As a result of close negotiations between Rajoy’s government, keen on amplifying political support for Article 155, and PSOE, these steps now enjoy the legitimacy provided by two-thirds of the Spanish Parliament. They are nonetheless opposed by Podemos (leftists, somewhat caught wrong-footed given their opposition to both Article 155 and the UDI), and the nationalist parties. In turn, as a result of this UDI, Artice 155 enjoys support in Catalonia from Ciudadanos, Rajoy’s PP (a small force, though) and the main leaders of PSC, Catalan Socialists.
In parallel but distinct to Article 155, the judicial response to some of the actions by Puigdemont and other core leaders goes on. The Spanish Prosecutor could file charges against Puigdemont – in theory, and until yesterday, the highest representative of the Spanish state in Catalonia- on grounds of provisions applicable to coup d’etats and rebellions.
It goes without saying, these measures will probably lead to different measures of resistance by secessionist leaders and their mobilised constituencies, concentrated around the platforms of Catalan National Assembly (ANC), Omnium Cultural as well as CUP, an anti-system party against any negotiated settlement. This is coupled with the fact that many Catalans, though opposed to independence and UDI, also reject what they perceive an abridging of their self-government. In turn, the presence of the Spanish state in Catalonia, an essentially self-ruled region, is very limited, complicating the equation.
Authorities in Madrid are eager to avoid violence and thus mainly focus on law enforcement through police forces. But some level of violence and pockets of resistance, hopefully peaceful, cannot be ruled out. Symbolic images of martyrdom that are surely to further incense secessionists and their narrative on Spanish oppression.
Rajoy, a nimble, old guard politician, is mindful of the stakes. This is why, right at the same time he announced the dismissal of Puigdemont and the entire Catalan government and also under 155, he announced early elections in Catalonia for December 21, earlier than anticipated, which should also mark the beginning of the end of Article 155 phase and the return to order and rule of law in Catalonia. This move is seen as shrewd, if risky, aimed to hollow out the secessionist narrative, with pro-independence parties now faced with the dilemma on whether to boycott “elections by Madrid”, but in accordance with Catalonia’s own laws, or take part.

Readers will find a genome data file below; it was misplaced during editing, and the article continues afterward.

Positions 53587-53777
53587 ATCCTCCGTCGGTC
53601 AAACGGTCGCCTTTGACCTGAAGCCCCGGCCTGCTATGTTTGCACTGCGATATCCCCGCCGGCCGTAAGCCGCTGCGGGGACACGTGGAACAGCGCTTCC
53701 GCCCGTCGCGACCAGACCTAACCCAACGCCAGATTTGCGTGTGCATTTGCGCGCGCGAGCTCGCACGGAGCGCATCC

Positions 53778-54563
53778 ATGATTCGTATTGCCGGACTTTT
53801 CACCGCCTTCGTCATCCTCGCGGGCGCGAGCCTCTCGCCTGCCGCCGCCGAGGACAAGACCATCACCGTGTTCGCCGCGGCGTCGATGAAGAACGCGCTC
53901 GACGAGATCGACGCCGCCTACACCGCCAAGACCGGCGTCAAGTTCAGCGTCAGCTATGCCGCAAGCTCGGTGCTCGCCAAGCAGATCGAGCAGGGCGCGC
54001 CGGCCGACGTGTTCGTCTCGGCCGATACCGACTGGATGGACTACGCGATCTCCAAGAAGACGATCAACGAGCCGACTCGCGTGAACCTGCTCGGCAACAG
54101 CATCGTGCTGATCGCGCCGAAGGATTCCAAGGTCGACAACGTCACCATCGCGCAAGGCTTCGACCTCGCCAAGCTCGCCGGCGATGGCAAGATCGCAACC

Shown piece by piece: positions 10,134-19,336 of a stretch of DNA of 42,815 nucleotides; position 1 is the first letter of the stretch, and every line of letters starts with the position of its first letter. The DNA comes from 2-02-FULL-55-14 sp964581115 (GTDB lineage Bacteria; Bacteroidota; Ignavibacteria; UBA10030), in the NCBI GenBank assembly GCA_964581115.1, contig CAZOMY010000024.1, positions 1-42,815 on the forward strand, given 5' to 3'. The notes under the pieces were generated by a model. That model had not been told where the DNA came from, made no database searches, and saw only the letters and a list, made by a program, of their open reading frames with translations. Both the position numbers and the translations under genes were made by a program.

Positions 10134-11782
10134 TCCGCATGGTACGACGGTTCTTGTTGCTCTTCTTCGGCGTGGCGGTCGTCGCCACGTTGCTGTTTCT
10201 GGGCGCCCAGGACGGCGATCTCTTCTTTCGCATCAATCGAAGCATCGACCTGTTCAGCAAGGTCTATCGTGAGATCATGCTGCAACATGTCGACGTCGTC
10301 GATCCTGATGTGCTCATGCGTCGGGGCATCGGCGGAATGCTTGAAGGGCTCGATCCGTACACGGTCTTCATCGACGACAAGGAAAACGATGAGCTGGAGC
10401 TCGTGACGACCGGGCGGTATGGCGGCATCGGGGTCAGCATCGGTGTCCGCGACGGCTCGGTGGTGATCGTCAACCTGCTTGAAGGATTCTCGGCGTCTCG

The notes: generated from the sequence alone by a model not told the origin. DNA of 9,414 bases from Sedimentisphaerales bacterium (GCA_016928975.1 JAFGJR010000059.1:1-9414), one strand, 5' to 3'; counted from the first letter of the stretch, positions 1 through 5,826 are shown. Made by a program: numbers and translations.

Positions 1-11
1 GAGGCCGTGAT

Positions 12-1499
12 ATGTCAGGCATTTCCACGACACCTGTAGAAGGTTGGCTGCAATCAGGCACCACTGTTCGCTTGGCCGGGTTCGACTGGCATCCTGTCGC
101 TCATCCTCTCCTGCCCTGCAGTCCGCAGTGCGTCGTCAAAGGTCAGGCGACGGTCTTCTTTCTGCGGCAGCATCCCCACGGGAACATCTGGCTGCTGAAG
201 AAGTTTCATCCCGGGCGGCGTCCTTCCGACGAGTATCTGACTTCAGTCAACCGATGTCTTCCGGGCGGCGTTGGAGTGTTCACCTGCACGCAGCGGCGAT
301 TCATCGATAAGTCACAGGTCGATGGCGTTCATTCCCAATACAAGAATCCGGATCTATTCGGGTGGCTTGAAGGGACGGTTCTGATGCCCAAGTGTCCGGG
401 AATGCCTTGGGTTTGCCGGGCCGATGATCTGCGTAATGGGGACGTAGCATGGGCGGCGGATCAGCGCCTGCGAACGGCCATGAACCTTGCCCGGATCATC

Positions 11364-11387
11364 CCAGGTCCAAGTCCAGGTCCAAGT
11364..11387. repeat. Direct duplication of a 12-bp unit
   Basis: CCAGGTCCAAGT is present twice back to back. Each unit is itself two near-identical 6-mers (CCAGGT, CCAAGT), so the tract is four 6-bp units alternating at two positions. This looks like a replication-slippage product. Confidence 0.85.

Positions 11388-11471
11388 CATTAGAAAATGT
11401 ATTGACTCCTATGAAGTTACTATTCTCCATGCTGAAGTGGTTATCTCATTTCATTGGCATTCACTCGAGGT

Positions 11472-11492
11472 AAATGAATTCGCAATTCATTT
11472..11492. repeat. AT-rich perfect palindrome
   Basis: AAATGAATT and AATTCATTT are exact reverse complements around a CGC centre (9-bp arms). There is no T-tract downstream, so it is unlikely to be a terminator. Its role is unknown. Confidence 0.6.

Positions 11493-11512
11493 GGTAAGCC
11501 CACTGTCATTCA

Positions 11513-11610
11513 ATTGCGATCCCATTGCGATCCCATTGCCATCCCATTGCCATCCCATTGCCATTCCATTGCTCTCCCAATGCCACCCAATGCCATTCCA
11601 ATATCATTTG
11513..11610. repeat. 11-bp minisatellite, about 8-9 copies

It is unclear what will happen. Some polls show that parliamentary forces of pro-independence and non-secessionists could roughly remain even, a tad up, a tad down – though minor changes could be a game-changer for any majority in Catalonia, given the fragmented political space. The call for elections enjoys majority support in Catalonia and could provide an opening for returning to political normalisation, including progress towards constitutional reform in the mid-term – a process Rajoy agreed to with PSOE a few weeks ago, including more home rule in Catalonia. The main Catalan newspaper, La Vanguardia, welcomed the move, noting that “on this occasion, it cannot be denied to Rajoy, so often prone to slow motion, a fundamental virtue: the speed with which he seeks to protect, through electoral means, the rights of all Catalans, half of which have been abridged, in an unacceptable and repeated manner, by the government of Puigdemont”.
Time will tell whether this Catalan Republic proclaimed yesterday, not recognised by a majority of Catalans or any relevant actor, will survive 2017. Some argue that this is the end of the secessionist process’ leap forward. It is evident that in their naked assertion of plebiscite majoritarianism over pluralistic democracy; in their contempt of other Catalans’ preferences; in a post-truth that spins “Spanish oppression”, asserted by an elite firmly in control of power in Catalonia for nearly un-interrupted 40 years, that denies the dramatic capital flight, this process has done much to both impoverish and divide Catalonia, as shown by a semi-empty Catalan Parliament voting UDI, but little to further its legitimate self-government claims.
The views expressed in this article are the author’s own and do not necessarily reflect Al Jazeera’s editorial policy.